Well, spring is finally here! It won’t be long now and the flowers will be in bloom and the birds will be singing outside. It’s been a long winter for us here in Calgary. I personally feel like we had so much snow this winter. So much, that we should be spared from having any snow for the next few winters! And even though it is now officially spring, there’s still so much of the white stuff around. It’s for this reason that I find March to be a good month to start spring cleaning. It’s the perfect time to freshen up the home ahead of the nice weather. And if during your spring cleaning travels you should happen to find any unused old eyeglasses and are wondering what to do with them? Look no further! Read our blog article this week for some answer on what to do with old eyeglasses!
I feel like we live in a society where so much is wasted and thrown in the trash. So unless you plan on hanging onto your old outdated glasses until they come back in style, don’t be so quick to toss them out! I have listed some solutions for your old eyewear that will prevent them from hitting the landfill.
Keep a Spare Pair
Many people are quick to trash their old eyeglasses as soon as they get their new pair. But don’t be so quick to throw away your old specs. Having been in the optical industry for over 20 years now, I have seen my fair share of patients in a pickle because they have lost or broke their only pair of glasses. Although many eyeglass prescriptions can be cut into new glasses in less than an hour, there are many eyeglass lens prescriptions and lens designs that need much longer to be manufactured. It is especially important to have a backup pair of eyeglasses accessible if you really depend on them to function.
Recycle Old Eyeglasses By Donating To Eyeglass Charities
I’m sure you’ve heard the phrase that one person’s trash is another one’s treasure. Well, here’s my optical spin on that philosophy… “One person’s old eyeglasses can be another person’s new eyeglasses!” It is a sad reality that so many people who live in developing countries around the world don’t have access to vision care. One site I came across states that this year, in North America 4 million old pairs of eyewear will be thrown out while 153 million people globally suffer from having uncorrected vision! That is a lot of people in need!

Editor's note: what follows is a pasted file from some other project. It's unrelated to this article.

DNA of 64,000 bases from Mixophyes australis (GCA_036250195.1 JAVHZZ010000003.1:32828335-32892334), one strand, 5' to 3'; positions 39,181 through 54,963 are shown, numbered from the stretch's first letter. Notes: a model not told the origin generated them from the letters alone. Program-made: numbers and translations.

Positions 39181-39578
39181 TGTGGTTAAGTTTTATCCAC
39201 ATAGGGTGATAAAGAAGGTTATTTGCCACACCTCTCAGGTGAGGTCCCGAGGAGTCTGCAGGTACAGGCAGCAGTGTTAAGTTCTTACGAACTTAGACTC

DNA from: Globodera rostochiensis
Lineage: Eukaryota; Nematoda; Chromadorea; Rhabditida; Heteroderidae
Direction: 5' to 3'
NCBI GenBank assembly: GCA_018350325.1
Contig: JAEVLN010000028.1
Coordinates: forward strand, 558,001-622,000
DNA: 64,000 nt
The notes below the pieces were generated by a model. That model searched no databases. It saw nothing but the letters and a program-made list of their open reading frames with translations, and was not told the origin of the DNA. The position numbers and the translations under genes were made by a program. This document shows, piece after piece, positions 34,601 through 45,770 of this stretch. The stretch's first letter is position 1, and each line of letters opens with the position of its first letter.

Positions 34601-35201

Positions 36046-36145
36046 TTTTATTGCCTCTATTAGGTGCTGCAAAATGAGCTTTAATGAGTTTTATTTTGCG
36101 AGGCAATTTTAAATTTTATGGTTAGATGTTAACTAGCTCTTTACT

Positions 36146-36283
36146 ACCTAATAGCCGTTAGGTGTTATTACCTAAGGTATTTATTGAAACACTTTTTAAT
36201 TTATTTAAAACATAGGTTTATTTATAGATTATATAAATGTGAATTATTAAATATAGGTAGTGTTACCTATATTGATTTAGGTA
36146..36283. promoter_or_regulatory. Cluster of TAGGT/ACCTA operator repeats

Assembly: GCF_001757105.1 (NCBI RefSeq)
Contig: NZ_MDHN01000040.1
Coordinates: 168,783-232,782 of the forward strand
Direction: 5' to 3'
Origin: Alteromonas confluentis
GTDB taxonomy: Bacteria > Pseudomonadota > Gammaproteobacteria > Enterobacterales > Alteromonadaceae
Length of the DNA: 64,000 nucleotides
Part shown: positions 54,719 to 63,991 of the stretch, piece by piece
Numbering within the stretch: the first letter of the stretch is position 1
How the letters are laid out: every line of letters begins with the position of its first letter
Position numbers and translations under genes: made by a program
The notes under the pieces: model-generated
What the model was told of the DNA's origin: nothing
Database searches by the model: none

While on a vision mission to Guatemala in 2008, I personally got to see the impact of donated eyewear given to people in need! So even though you may think that your old specs may be out of style or out of date, there is somebody somewhere whose life could change for the better if you donate them!
Our office is a drop off site for the Canadian Lions Eyeglass Recycling Program. We gladly take old unused eyeglasses for donation!
Upcycle And Repurpose Old Eyeglasses
Okay, anyone who isn’t a DIY-er or who is not a crafter, you can stop reading here! I’ve perused the big world wide web and have found some clever ways to craft and repurpose old eyeglasses. Here are a few of my favorite ideas
Eyeglass Desk Calendar
How cute would an old eyeglass desk calendar be for a scholarly space, such as an office or classroom? We found this image here. The website itself doesn’t really explain how to make this project, however, it looks very simple. Just pop out the old lenses. Trace and cut out 12 shapes of the left lens on a firm cardstock paper and write out the 12 months.Trace and cut out 31 shapes of the right lens on a firm cardstock paper and write out the number 1-31 for the days. Punch holes in the tops of all the shapes. Secure the months to the left lens opening with zip-tie, ribbon or string. Repeat punching holes and securing cutout days to right lens. Presto! You have a cute eyeglass desk calendar!
Eyeglass Photo Frame
Another option for up-cycling old eyewear is to cut out pictures and put them in place of old lenses. This is a cute option for a little photo frame.
If you feel like you are needing to update your eyewear, you can call our office at (403)255-2826 to book an eye exam. For your convenience, you can also book your appointment online.
Article written by Trina Vanaalst, Licensed Optician & Contact Lens Practitioner